Living in Suburbia: The Good, the Bad, and the Babies

For about five years, I made Gaithersburg, Maryland my home. I lived there on a little-known street called Silkcotton Way, number 17723. As you may already guess by the name of the street, I was living in suburbia. Specifically, on a cul-de-sac. And right next to three additional cul-de-sacs. Where the nearest attraction was a day care (or is that a day scare?). Actually, three day scares.

I moved out to Gaithersburg from Washington, DC to be closer to my job, which was located in the booming biotechnology corridor of the state. Since this job was in conjunction with my obtaining a doctoral degree, I did not find much time for anything else outside of work and sleep. Thus, being stuck out in suburbia didn’t scare me, at least not at first. Towards the end of my degree, though, when the workload actually started lightening up (or maybe I just didn’t care anymore?), I started noticing several oddities about suburban life:

Too many kids

Call me paranoid, but when kids start outnumbering adults, there’s a smell of mutiny in the air. I didn’t see one house in that suburban landscape that was not populated with at least two, if not more, kids. The landlords of the house I occupied had one child when I moved in (I occupied the basement), and one on the way. By the time I left, there were at least four kids that I could find and count. Maybe more were present; I don’t know. What I do know is that, by the time I was finishing up my dissertation, it was so noisy in that house that I could barely concentrate on my studies. One night, around 2AM, when most children should be asleep, the landlords’ brood started raising havoc upstairs. I got so fed up that I took a big stock pot and started banging it on the ceiling to hopefully shut them up. It actually worked!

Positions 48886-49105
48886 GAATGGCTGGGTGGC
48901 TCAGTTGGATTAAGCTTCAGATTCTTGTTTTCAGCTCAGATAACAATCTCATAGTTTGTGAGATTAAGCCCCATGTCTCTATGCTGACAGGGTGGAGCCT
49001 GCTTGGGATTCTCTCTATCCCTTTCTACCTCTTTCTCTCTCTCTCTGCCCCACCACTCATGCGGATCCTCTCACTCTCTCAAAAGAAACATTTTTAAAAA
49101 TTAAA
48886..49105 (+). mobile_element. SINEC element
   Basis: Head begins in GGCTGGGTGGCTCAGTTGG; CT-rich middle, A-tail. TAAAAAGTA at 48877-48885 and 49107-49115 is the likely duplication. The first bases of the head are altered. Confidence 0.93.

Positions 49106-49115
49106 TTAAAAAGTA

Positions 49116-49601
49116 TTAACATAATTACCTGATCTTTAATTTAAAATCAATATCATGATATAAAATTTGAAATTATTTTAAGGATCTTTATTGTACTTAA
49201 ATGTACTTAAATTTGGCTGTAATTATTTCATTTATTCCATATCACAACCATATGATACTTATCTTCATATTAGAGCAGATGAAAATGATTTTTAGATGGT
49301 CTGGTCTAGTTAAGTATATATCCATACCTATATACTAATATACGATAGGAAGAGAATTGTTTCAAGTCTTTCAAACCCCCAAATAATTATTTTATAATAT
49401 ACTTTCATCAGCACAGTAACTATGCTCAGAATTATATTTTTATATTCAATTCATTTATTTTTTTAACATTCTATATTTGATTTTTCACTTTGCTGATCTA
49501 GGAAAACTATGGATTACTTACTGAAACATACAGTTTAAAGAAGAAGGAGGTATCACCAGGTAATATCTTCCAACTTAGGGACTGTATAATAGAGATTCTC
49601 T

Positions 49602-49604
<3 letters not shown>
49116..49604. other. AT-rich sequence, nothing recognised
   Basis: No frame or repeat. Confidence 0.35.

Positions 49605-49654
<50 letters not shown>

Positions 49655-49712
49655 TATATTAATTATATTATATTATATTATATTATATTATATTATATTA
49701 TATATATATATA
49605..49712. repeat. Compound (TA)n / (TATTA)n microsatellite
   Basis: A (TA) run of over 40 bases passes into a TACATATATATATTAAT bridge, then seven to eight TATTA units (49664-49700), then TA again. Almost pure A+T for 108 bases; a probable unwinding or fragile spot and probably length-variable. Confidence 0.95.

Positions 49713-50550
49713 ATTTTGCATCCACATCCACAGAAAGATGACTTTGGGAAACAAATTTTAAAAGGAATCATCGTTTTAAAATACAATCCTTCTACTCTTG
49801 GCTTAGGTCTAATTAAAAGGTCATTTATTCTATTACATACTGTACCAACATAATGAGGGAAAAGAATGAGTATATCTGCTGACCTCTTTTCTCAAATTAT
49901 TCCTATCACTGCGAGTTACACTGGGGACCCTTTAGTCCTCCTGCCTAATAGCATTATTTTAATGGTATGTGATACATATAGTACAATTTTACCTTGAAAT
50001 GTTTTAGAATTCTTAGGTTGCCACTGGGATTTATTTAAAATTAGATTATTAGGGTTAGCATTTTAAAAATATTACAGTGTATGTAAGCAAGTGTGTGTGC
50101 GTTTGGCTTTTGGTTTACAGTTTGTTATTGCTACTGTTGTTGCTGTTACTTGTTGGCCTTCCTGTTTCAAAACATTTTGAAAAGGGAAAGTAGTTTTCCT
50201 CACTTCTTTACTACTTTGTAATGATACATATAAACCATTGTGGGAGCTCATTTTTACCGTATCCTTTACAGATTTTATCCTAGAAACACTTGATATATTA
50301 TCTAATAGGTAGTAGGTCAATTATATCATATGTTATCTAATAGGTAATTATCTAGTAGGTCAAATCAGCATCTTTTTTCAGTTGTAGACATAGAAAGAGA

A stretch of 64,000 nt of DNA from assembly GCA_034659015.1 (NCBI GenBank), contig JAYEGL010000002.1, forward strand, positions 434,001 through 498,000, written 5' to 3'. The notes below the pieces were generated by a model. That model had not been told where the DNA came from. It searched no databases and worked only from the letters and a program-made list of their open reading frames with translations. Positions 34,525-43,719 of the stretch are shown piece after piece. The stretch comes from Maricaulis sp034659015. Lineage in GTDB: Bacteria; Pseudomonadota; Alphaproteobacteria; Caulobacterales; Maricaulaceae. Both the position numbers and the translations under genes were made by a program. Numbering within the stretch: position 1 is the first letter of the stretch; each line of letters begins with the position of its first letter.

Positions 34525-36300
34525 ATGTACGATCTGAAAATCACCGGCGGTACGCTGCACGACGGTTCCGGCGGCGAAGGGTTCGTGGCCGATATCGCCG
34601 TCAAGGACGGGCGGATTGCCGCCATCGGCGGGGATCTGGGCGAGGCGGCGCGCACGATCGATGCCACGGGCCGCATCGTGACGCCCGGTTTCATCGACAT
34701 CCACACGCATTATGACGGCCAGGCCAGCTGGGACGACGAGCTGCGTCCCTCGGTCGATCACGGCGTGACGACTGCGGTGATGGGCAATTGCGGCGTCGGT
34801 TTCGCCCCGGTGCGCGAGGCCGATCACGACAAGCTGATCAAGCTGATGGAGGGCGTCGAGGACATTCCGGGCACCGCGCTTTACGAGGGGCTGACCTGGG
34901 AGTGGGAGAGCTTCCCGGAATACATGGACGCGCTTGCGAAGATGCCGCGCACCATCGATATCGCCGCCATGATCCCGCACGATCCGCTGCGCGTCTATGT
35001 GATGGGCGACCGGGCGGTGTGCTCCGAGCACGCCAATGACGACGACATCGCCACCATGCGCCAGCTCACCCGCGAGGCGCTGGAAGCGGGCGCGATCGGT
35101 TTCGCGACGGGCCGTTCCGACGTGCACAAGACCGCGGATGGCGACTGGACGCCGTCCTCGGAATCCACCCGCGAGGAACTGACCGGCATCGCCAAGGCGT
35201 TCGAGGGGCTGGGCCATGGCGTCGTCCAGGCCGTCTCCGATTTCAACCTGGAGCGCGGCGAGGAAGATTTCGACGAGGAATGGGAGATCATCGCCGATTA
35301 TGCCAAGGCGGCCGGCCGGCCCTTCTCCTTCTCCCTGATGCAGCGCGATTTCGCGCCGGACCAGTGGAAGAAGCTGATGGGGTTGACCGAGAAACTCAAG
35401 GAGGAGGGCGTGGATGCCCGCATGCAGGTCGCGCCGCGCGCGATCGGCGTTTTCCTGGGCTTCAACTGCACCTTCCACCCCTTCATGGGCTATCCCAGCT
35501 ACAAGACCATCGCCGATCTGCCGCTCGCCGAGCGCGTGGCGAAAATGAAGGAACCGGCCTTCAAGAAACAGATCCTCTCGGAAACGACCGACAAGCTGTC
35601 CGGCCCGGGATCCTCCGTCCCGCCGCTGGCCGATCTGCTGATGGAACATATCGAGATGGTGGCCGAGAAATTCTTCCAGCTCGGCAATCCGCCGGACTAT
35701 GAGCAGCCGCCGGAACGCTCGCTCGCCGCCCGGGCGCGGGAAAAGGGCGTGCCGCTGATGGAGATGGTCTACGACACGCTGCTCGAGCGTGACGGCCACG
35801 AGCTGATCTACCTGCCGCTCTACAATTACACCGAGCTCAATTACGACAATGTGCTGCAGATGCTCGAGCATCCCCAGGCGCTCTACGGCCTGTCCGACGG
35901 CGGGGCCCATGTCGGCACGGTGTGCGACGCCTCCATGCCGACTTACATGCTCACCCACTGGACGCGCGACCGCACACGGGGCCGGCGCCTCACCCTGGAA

Since I worked with mice at lab, part of mouse husbandry (interesting choice of word) involves mating and genotyping mice. My mice were maintained in huge 10-box high racks that I would daily look into for new pregnancies, deaths, or litters. I came to call those mouse racks “the suburbs”, and the suburban houses that I would pass by on my way home, “mouse-houses”. The pattern of behavior was the same. I also came to understand the following saying: “The best-laid plans of mice and men are generally about equal.”

No kids- outside anyway

You would think that a three bedroom, two bathroom, one kitchen, and one living room quasi-colonial house would not be able to accommodate two adults, a sitter of some sort, plus 2.3+ kids all day. You’re wrong. Despite every house on the cul-de-sac and outlying blocks having all these progeny, hardly ever did I see the aforementioned progeny outside. No kids playing ball. No kids running around in their backyards. I’d hear plenty of screaming and hollering inside the houses, of course, but nothing outside. It was almost freaky, the dead silence of a picture-perfect, sunny and warm summer day. Why were all those kids indoors? Were they vampires?

Furthermore, not only were kids always indoors, but so were their parents and other relatives. Unless someone was walking to their car, or taking out the trash, the neighborhood appeared to be a complete ghost town. You never saw an old couple swinging away on their porch swing. You never saw barbeques, or people washing their cars. Just dead silence, everywhere you turned.

Your entertainment for the evening: fast food

Back in DC, you’d have to look long and hard to find a McDonald’s, or a Wendy’s, or even a Pizza Hut. Washingtonians are definitely more health-conscious, as well as particular, about what they eat. Walking around Gaithersburg, however, not only would you be able to find these three places, but these three places would all be situated on one block! I guess Gaithersburg was the place to go for fast food-hopping instead of bar-hopping.